Angelina Jolie revealed this week that she decided to get a double mastectomy after taking a genetic test - a test that only one company in the U.S. can offer.
And that monopoly has created a controversy that's gone all the way to the Supreme Court.
CNN's Poppy Harlow is Outfront with the story.
Angelina Jolie, the academy-award winner and mother of six broke the news of her double mastectomy in an op-ed piece in the New York times today.
"I carry a "faulty" gene, BRCA1, which sharply increases my risk of developing breast and ovarian cancer.... Once I knew that this was my reality, I decided to be proactive and to minimize the risk as much I could."
OutFront tonight: Nancy Brinker breast cancer survivor and CEO of Susan G. Komen for the Cure, Doctor Lisa Masterson, host of "The Doctors" and Anna Gorman, an L.A. Times writer who made the same difficult choice as Jolie.
The National Institute of Health has awarded the University of Alabama more than $400,000 in research grants to develop the Personal Automatic Cigarette Tracker.
It's a system that includes breathing and hand gesture sensors designed to detect and record when and how a person smokes to help researchers and smokers figure out why they smoke and hopefully stop.
Erin Burnett has more.
New Jersey governor Chris Christie acknowledged that he underwent lap band surgery back in February to slim down.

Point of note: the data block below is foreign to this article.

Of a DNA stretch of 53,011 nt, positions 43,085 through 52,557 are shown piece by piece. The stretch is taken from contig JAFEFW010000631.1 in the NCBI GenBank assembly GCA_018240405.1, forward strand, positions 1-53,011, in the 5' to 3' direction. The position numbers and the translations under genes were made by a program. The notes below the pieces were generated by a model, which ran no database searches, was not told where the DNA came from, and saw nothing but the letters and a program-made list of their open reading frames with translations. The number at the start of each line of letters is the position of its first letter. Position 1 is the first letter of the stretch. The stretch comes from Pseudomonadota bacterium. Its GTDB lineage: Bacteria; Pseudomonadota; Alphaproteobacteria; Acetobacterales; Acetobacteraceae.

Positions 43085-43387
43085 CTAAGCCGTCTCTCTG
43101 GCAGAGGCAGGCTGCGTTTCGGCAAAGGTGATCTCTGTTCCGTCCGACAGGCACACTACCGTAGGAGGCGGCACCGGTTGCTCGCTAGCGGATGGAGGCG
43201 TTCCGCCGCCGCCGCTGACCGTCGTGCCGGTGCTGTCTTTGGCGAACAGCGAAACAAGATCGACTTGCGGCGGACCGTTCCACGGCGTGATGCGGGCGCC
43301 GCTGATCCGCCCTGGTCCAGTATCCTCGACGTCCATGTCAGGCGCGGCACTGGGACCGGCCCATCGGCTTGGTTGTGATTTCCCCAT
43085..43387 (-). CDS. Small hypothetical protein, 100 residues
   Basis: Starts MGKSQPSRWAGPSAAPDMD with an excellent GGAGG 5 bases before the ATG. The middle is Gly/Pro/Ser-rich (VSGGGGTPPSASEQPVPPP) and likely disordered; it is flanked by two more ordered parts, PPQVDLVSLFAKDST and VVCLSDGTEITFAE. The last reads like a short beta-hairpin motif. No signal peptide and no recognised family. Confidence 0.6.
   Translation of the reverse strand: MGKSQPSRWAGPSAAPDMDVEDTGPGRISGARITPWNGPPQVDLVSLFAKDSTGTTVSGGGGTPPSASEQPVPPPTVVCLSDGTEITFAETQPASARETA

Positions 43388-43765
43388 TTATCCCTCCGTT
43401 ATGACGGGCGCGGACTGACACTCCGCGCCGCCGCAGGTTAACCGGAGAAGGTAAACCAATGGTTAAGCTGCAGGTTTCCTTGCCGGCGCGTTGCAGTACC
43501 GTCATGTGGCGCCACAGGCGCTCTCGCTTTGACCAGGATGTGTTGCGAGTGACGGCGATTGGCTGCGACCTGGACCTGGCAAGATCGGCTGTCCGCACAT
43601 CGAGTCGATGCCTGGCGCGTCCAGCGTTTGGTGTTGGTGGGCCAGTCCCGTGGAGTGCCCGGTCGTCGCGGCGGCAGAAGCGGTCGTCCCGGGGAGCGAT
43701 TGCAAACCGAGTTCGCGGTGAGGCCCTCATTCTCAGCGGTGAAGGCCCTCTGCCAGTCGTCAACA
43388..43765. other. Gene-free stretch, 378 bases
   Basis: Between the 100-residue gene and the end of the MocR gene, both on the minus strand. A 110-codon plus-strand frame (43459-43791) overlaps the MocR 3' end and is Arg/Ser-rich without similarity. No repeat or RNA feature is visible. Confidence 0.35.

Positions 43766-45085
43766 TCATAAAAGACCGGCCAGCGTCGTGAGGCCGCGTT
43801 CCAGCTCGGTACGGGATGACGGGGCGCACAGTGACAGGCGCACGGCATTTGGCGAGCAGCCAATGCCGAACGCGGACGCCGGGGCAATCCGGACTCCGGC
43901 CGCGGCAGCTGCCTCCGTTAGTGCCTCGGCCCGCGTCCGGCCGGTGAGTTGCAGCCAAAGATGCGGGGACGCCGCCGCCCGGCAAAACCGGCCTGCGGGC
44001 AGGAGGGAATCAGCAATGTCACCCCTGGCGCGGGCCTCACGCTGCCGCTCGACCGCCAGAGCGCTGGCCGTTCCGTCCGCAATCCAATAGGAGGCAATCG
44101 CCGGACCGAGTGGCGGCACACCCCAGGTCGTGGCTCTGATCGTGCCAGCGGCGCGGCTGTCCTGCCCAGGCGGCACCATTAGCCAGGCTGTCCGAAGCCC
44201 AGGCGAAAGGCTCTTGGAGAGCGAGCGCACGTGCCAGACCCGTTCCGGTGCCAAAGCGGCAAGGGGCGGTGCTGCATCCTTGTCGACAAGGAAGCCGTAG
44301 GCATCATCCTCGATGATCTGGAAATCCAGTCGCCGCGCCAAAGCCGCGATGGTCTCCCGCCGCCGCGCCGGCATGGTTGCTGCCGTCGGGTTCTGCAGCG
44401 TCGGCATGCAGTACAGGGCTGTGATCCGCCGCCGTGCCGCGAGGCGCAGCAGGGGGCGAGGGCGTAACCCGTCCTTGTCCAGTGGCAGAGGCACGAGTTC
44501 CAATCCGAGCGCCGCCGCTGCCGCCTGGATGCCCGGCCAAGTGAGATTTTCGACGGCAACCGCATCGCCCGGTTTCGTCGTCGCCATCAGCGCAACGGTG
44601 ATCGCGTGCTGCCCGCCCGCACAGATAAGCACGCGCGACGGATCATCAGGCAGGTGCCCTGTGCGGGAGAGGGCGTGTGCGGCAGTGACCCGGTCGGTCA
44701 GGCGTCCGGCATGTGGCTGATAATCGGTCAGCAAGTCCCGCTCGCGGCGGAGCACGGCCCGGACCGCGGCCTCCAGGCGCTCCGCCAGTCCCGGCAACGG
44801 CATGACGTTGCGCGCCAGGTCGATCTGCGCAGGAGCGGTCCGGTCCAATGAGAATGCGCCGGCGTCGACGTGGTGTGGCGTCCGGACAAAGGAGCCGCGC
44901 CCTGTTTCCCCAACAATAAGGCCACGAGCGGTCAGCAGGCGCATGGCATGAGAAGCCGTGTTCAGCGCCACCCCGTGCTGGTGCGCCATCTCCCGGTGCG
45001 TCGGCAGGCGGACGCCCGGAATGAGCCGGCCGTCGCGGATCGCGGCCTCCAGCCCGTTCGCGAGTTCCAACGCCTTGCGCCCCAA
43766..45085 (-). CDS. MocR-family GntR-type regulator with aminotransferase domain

Christie says he did it for the sake of his wife and kids.
The governor has declined to say how much weight he has lost so far.
OutFront tonight: Radio show host and comedian Stephanie Miller, Marc Ambinder Editor at large of The Week and contributing editor at GQ, he's also had weight loss surgery and Michael Medved – Syndicated talk radio host.
More than a week after the bombings, 43 victims remain hospitalized, 13 have had amputations, and of course three people lost their lives – all that destruction from what officials say were two crude, homemade devices.
A pressure-cooker bomb can explode with immense force, propelling thousands of sharp, searing hot objects through the air.
Explosives experts at a New Mexico test range detonated a similar device for our David Mattingly to show us their deadly power, and the video is captivating and terrifying. You can see the shockwave rip through the air and across the sand.
Dr. Sanjay Gupta joins us now to explain why the injuries from this type of device can be so devastating.